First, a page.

This is situated just beside the famous river Korotoa of Bogra. Once upon a time it was a giant river, but day by day it’s becoming so narrow that you may feel it’s a canal.
From the excavation, some important antiquities discovered at Govinda Bhita that includes cast copper coins, silver coins, NBP wares, terracotta female figurines with sunga affinities, terracotta seal bearing Brahmi script and semi-precious stone beads.
[This spot needs more detail. If you have more information and photos, please be advised to add in our website. Your name will be published as a Content Contributor])  => Array ( [name] => Shoshi Lodge ( Women Teachers Training College) [post_id] => 22126 [post_link] => http://offroadbangladesh.com/places/shoshi-lodge/ [thumb_link] => http://offroadbangladesh.com/wp-content/uploads/2015/10/Shoshi-Lodge-4-300x169.jpg [post_content] =>
Shoshi Lodge (শশী লজ) is located at the center of Mymensingh city which is also known as the Residential Palace of Moharaja Shoshi Kanto Acharya (মহারাজা শশীকান্ত আচার্য). This palace is very close to the river Brahmaputra which is being used as Women Teachers Training College from the year 1952.
According to the history, most of the rulers from Zamindar family have adopted babies in different era and those adopted child ruled the area later. For example Gourikanta(গৌরীকান্ত) was adopted by Roghunondon(রঘুনন্দন). Son of Gourikanta was Shashikanta(শশীকান্ত) and his wife adopted Surjokanta (সূর্য্যকান্ত) as she was childless. Later, Surjokanto became the prominent Zamindar of Mymensingh district. People used to call him as Moharaja(মহারাজা).
Moharaja Surjokanto Acharya was the Zamindar in Mymensingh region for long 41 years. During the reign of his Zamindari he did so many work for social welfare and made a remarkable change in infrastructural development.
He started to build an unique two storied building on an area of nine acre at the end of nineteenth century. Childless Zamindar Surjokanto named after this building in the name of his adopted son Shoshi Kanto Acharya. After completion of construction this building was extensively damaged by a destructive earth quake on the year 1897. Zamindar Surjokanto was immensely worried at this great loss.
Later Zamindar Shoshi Kanto Acharya re-built this building with many additional features in the year 1905 and did more renovation work in 1911. This unique classical architecture and its surrounding will certainly attract a traveler to explore this place recurrently.)  => Array ( [name] => Betila House: The Forgotten Palace of Manikganj [post_id] => 17193 [post_link] => http://offroadbangladesh.com/places/betila-house/ [thumb_link] => http://offroadbangladesh.com/wp-content/uploads/2015/08/Betila-House-2-300x163.jpg [post_content] =>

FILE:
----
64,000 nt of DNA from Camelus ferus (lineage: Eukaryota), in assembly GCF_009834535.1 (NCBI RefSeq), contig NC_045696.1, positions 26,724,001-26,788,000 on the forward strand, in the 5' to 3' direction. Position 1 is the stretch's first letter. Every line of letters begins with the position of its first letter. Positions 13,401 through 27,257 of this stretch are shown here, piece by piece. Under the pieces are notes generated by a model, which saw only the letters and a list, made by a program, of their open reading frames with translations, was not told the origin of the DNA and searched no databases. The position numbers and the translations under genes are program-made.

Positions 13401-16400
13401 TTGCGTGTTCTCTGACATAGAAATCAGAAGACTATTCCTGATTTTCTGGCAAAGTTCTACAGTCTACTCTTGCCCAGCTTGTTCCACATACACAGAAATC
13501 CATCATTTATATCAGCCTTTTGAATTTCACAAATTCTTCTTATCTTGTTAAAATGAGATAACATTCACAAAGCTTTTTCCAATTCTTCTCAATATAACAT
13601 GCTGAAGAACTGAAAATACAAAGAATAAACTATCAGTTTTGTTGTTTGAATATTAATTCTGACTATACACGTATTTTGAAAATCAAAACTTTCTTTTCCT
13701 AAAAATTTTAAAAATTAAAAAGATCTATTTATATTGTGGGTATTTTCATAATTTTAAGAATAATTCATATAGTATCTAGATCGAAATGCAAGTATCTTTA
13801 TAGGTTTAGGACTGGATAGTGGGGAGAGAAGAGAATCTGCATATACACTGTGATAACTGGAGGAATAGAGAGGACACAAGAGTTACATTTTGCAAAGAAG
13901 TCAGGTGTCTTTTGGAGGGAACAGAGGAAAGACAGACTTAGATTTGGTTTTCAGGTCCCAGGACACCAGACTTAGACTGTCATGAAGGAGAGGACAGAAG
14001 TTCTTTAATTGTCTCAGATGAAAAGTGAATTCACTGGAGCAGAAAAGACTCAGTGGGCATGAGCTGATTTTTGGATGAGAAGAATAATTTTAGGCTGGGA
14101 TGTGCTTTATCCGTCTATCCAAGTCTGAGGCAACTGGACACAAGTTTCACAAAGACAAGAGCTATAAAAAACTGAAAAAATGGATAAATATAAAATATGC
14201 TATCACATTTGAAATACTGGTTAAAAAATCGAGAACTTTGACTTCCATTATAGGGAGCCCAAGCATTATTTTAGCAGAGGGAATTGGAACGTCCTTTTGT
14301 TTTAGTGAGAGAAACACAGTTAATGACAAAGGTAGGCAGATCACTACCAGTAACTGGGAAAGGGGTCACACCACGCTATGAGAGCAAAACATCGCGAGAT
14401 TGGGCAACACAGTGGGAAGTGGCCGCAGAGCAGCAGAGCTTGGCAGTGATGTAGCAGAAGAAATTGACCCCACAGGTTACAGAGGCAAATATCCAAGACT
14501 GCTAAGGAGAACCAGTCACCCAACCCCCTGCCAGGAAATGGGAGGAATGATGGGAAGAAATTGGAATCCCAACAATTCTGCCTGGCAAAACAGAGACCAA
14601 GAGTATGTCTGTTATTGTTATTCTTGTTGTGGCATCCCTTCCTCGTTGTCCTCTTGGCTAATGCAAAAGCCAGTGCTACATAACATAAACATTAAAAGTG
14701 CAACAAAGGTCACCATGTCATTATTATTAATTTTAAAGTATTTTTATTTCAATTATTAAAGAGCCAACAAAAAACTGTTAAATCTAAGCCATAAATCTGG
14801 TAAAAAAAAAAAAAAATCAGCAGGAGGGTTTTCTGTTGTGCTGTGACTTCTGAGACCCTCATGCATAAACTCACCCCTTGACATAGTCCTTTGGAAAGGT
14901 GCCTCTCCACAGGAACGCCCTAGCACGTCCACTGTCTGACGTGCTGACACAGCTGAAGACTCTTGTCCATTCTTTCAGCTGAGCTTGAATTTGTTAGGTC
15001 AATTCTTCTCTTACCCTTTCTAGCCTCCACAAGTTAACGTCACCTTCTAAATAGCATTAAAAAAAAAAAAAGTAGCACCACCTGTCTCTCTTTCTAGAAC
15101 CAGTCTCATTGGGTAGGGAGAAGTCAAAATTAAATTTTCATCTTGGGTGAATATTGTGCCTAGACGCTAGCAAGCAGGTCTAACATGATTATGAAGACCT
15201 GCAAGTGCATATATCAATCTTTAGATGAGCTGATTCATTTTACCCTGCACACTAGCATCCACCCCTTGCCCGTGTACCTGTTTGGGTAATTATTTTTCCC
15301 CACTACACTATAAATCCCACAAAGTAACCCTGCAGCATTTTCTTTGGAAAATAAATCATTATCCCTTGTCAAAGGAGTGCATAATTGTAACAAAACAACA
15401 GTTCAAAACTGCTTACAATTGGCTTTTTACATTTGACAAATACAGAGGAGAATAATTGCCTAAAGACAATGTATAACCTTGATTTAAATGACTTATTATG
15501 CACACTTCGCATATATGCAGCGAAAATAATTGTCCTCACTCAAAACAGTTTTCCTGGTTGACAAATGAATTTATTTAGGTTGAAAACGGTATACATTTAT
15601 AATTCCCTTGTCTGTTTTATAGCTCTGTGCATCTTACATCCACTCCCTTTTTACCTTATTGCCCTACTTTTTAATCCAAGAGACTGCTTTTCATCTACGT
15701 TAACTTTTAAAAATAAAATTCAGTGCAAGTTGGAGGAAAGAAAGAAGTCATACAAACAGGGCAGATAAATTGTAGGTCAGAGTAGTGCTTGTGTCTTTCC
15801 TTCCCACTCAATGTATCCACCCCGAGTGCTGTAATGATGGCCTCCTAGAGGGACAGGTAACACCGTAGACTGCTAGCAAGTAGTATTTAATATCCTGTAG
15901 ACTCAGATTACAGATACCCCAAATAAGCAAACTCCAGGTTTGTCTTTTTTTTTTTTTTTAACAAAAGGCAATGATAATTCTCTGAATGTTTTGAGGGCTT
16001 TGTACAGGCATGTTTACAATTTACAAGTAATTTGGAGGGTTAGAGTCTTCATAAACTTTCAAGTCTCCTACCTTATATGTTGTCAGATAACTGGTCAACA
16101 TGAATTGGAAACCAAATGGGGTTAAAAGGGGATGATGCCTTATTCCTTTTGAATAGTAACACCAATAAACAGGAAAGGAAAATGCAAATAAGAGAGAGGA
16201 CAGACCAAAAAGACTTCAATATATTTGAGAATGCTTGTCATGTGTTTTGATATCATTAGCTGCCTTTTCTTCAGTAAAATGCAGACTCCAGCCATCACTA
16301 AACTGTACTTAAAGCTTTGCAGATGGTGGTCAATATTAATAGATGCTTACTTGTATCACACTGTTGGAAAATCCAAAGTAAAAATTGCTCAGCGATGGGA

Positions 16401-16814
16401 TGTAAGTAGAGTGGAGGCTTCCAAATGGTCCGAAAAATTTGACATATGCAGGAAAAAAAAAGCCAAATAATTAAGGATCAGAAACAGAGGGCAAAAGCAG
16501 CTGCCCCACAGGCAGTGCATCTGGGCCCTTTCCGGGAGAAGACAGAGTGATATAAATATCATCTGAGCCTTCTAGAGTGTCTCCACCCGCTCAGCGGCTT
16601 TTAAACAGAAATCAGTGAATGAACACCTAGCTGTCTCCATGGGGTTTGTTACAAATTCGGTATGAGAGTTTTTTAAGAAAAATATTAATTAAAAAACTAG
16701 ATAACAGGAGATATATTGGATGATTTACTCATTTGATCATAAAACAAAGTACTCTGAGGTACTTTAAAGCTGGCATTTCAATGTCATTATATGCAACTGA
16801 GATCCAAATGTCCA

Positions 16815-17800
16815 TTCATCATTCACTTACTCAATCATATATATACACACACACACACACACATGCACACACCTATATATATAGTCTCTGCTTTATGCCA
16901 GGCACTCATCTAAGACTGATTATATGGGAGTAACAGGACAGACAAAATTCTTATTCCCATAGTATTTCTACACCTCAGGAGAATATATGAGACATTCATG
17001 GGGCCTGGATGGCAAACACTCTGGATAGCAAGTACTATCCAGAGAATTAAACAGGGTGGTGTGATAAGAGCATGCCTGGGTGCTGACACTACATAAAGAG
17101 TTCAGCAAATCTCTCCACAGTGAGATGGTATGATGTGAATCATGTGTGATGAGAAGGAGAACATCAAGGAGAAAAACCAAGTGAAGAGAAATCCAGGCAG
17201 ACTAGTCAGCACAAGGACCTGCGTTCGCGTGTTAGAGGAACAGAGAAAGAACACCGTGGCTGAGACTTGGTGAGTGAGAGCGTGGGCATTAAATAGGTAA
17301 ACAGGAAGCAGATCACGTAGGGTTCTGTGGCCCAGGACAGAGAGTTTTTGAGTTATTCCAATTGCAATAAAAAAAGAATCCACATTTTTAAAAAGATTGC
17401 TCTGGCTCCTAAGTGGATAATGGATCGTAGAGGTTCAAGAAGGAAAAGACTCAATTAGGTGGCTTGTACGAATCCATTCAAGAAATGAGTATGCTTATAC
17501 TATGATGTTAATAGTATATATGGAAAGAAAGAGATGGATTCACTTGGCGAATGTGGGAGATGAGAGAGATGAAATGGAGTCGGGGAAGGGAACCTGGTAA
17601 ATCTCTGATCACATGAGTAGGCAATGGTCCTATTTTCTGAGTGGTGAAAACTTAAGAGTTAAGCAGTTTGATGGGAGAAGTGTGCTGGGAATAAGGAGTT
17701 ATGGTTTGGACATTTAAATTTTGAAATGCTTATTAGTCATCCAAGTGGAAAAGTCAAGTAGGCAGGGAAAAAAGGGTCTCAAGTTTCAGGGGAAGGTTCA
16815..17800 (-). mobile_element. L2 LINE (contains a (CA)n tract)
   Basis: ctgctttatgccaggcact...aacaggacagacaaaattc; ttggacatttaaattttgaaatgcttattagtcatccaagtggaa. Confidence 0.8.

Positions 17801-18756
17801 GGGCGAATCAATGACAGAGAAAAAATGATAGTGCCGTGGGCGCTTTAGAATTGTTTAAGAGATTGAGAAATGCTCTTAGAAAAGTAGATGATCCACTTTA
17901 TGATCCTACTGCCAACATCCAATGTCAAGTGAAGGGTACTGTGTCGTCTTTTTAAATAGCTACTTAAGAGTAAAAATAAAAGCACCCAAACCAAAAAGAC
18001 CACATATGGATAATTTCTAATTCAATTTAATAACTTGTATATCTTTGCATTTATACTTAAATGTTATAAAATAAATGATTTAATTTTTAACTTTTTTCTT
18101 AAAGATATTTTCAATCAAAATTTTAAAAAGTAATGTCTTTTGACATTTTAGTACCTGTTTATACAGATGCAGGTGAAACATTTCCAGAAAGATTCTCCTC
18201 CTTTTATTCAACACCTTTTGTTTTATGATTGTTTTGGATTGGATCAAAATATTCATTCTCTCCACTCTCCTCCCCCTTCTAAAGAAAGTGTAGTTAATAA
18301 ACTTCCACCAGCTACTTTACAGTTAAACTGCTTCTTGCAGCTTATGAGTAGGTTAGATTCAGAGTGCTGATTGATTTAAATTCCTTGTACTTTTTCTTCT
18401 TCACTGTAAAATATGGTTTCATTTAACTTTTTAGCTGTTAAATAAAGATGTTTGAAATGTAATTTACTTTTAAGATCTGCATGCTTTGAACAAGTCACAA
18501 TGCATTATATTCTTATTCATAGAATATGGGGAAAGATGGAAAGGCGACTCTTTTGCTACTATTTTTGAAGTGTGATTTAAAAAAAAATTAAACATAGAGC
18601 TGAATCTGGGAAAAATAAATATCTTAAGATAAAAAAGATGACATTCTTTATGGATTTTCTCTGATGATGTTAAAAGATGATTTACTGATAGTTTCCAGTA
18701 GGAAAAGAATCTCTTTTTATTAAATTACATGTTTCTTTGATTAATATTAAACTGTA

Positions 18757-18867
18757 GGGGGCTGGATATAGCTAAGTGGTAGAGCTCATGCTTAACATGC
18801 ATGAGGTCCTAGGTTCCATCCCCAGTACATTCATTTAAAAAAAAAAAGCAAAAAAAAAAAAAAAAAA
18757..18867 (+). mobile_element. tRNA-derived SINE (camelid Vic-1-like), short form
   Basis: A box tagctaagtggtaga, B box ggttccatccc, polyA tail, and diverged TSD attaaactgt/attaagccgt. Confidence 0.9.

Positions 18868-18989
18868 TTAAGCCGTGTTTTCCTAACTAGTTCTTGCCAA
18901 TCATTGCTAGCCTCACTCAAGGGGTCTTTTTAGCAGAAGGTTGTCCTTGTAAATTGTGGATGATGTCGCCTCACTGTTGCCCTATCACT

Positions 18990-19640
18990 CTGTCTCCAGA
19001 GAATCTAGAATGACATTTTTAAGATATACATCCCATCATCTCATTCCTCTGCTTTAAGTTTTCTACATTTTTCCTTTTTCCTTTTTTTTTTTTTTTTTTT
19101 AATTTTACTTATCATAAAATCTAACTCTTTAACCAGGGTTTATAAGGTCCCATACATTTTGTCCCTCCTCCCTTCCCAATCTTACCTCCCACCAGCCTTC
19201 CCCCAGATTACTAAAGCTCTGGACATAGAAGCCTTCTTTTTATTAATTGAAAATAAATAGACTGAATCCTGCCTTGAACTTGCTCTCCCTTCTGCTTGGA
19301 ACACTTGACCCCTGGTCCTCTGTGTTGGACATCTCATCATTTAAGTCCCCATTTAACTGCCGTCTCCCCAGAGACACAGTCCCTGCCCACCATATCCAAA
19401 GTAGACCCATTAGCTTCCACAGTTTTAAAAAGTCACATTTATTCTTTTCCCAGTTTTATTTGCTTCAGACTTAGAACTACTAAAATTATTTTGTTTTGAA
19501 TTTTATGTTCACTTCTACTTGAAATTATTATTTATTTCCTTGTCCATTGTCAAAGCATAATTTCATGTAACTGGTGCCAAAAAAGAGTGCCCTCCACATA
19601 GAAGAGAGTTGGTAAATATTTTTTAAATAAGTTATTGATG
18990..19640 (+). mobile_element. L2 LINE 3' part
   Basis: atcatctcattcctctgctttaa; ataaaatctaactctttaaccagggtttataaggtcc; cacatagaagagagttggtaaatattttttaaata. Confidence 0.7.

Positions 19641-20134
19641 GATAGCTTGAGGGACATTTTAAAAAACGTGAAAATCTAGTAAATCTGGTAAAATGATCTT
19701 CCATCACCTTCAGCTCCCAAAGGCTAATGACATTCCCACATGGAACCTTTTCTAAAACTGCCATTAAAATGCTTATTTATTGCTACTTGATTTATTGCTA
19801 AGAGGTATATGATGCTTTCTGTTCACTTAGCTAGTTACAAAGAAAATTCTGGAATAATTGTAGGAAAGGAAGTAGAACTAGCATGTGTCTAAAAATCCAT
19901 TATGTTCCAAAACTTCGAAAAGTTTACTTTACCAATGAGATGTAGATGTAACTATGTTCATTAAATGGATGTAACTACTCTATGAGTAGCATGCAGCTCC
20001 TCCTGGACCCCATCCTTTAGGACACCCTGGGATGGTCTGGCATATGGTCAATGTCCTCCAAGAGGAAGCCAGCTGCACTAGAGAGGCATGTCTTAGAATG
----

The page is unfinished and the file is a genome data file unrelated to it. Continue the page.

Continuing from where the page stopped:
The Betila (বেতিলা) House in Manikganj was built about a century ago by Jyoti Babu (জ্যোতি বাবু) and Satya Babu (সত্য বাবু), a couple of affluent merchants involved in the trade of Jute, the golden fibre of Bangladesh. This palatial house is located in a remote area named Betila which is within the parameters of the modern day Manikganj proper. Explorers/travelers searching for heritage sites in Manikganj over the internet may come across several links of the famous Baliati Zamindar’s Palace but never find any links on Betila. This is primarily because the Betila House was not a Zamindar’s (Land Owner) palace, and secondly since it is located in such a remote area, people hardly know about it. Rich people of those era are known to build such palatial houses in remote areas and live lavish lives, even though they were not 'Zamindars' or royalty.
For someone looking for heritage sites, the Betila Mitra Union of Manikganj would be a fabulous one to come across. It’s situated in semi rural setting (being not too distant from urban areas) and doesn't seem particularly unique on first impression but once you begin to explore it's culture and heritage, beautiful places like the Betila House amongst several others begin to surface. The seemingly tame Betila Canal runs across the area, connecting two major rivers Kaliganga (কালিগঙ্গা) and Dhaleshwari (ধলেশ্বরী) but like most waterways of Bangladesh, one can anticipate its ferocity in full monsoon season when rising water levels which is also evident in the way it has eroded both its banks, specially at the lone bridge that was constructed some time back.
On both the banks one will come across a series of heritage buildings, the pinnacle being on the eastern bank, the Betila Palatial house surrounded by rich foliage. It’s a combined structure of two separate buildings both of which are two-storied, standing almost intact, side by side and with an expansive open field before them.) )